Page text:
Hogan contemplated it. "All right," he said at last, "I'll talk to Wilson, see what he says. In the meantime, do you feel up to a little spy work tonight? I got a message from the Underground earlier; they have some valuable information to pass to us, and the operative will be leaving it in a safe in one of the rooms at the Heidelberg Hotel this evening. I'll need you to open it."
"Sure, Colonel, I can do it," Newkirk responded. Maybe having a job to do outside the camp would help get his mind off of the dreams that had been haunting him for weeks now.
After they left Hogan's quarters, they joined up with the others, who were already seated around the table, waiting with anticipation – and hunger – for LeBeau to finish making breakfast. Newkirk found his stomach rumbling at the delicious aroma coming from the stove, and sat down next to Carter, while Hogan took a seat opposite him, next to Kinch. LeBeau came over and poured some coffee into each man's mug, and then went back to preparing their morning meal.
"Hey, Newkirk, you look really tired today, buddy," Carter remarked as he got a good look at the Englishman. "Did you have trouble sleeping last night? I could have sworn I heard you making noises…"
"Well, thanks for bloody noticin'," Newkirk snapped irritably; then, seeing Carter's face fall, his voice softened. "I'm all right, Andrew, really."
Carter nodded, his expression brightening a little. "Yeah, I figured you were; I just thought maybe you were having bad dreams again, is all."
Newkirk grabbed the cup in front of him, now containing steaming hot coffee, and lifted it to his lips. Before taking a sip, he murmured, "No more than usual, mate."
His comment didn't go unnoticed by Hogan.
"Newkirk, are you sure you're up to going with me tonight?" Hogan asked, still concerned.
Newkirk made a face and shuddered a little after downing some of hot liquid in his cup. He cleared his throat, while seeming to cough at the same time, then looked at Hogan and replied, "Yes, sir, no problem." His gaze shifted back to his cup, and he added, "As long as I can 'ave some more of this 'ere coffee before we 'ead out. Blimey, Louis, 'ow strong did you make this, anyway?"
LeBeau shot him a look of surprise and mock-indignation. "I don't know what you're talking about, Newkirk. I made it the same way I always do."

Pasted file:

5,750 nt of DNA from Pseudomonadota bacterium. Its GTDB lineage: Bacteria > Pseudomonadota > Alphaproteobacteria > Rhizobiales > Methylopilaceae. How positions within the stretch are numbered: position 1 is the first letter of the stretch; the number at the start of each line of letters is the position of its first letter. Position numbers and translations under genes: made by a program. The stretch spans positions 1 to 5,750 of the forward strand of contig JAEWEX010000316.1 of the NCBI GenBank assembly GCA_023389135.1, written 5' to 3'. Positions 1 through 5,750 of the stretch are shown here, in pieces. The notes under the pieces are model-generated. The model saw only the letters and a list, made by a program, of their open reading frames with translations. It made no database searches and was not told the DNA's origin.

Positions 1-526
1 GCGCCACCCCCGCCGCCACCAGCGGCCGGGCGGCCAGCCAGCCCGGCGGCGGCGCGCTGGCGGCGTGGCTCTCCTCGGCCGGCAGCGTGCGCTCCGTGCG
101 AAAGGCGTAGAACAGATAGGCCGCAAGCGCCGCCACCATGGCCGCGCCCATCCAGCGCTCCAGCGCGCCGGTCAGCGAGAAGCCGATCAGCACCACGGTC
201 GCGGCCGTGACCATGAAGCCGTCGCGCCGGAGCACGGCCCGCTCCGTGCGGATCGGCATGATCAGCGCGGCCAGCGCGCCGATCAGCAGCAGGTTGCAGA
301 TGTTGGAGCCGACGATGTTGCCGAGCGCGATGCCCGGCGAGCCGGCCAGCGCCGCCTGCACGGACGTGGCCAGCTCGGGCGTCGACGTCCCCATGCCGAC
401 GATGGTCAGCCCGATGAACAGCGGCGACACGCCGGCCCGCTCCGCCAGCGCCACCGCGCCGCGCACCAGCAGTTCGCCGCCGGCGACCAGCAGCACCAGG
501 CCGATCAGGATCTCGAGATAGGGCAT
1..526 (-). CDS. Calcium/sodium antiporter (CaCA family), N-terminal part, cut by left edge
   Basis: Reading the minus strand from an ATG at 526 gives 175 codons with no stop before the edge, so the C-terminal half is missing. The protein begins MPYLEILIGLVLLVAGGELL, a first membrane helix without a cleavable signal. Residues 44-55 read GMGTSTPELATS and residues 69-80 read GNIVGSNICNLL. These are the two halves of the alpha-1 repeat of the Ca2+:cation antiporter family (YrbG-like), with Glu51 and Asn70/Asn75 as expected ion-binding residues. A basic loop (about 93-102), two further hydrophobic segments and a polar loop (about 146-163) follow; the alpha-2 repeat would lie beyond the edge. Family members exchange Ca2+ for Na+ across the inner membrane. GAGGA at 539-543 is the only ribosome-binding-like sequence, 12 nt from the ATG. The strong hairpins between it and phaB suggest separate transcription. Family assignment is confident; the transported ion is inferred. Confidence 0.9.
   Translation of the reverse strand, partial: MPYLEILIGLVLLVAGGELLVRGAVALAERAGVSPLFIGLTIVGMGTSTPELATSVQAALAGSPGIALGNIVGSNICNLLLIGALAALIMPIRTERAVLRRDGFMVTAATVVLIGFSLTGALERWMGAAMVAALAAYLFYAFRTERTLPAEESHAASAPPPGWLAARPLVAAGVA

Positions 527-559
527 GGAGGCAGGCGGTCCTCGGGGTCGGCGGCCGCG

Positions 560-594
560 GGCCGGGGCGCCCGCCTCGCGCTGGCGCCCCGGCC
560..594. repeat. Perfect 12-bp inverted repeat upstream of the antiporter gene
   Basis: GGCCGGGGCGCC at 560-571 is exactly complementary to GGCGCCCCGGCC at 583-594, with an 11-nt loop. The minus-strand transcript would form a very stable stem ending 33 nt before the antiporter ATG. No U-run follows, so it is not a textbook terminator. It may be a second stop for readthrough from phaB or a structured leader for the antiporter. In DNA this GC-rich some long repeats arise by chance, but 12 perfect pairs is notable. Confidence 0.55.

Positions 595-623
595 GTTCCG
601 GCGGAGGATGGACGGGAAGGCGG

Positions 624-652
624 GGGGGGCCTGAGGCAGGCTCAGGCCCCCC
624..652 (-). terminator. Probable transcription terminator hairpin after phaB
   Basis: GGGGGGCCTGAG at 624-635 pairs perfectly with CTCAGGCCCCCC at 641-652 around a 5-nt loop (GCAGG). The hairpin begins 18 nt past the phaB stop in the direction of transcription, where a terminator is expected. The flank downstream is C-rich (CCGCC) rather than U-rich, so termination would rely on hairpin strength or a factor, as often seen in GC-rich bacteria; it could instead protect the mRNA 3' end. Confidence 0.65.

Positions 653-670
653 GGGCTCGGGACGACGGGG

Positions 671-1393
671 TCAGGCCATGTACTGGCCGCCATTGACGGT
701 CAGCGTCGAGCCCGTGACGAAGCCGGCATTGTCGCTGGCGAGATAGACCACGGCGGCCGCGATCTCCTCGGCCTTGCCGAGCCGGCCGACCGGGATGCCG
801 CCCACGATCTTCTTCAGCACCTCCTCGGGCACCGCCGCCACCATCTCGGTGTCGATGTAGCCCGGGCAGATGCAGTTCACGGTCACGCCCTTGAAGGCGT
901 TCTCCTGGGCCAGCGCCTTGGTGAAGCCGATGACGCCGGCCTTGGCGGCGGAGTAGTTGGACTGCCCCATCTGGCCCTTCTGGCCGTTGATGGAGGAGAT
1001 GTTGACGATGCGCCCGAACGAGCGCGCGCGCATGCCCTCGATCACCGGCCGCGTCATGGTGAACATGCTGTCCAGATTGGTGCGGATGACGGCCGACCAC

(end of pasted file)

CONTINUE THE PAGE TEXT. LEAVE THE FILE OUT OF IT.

Hogan smiled at the Frenchman and said, "It's fine, LeBeau. But that's not a bad idea. I think Newkirk and I could both use some coffee before we leave tonight. It might help keep us on our toes."
"Speaking of that, Colonel," Kinch interjected, "I got a message from the Underground, and they said that when you get there, to check into room 106. Their agent will have already left, but the room safe will have the information in it."
"All right, thanks, Kinch," Hogan replied. Then he took a sip of LeBeau's coffee and inwardly winced. Newkirk was right; it was unusually strong this time.
* * * * * *
That night, after the final roll call, Hogan and Newkirk went down into the tunnel and changed into civilian clothes. They climbed up the ladder to the hollowed-out tree stump; slipping silently into the surrounding woods, while easily avoiding the searchlights as they had done countless times before. The night was clear, and they made good time weaving their way through the forest. They finally reached the outskirts of town and, once the coast was clear, moved quickly onto one of the more deserted streets and slowed their gait; strolling casually to their destination. The Hotel wasn't too far, and when they reached it, they went in and approached the front desk. Hogan turned on the charm with the woman clerk, inquiring if they had room 106 available; it was his lucky number. The woman giggled, and told him that room 106 was indeed empty, and after a few more winks and smiles, and of course, money from Hogan, the woman handed over the key. As they walked away, Newkirk rolled his eyes, and the two of them walked down the hall, finding the room easily enough. Hogan unlocked the door and they entered. When they got inside, they spotted the room safe easily enough; it was in the far corner.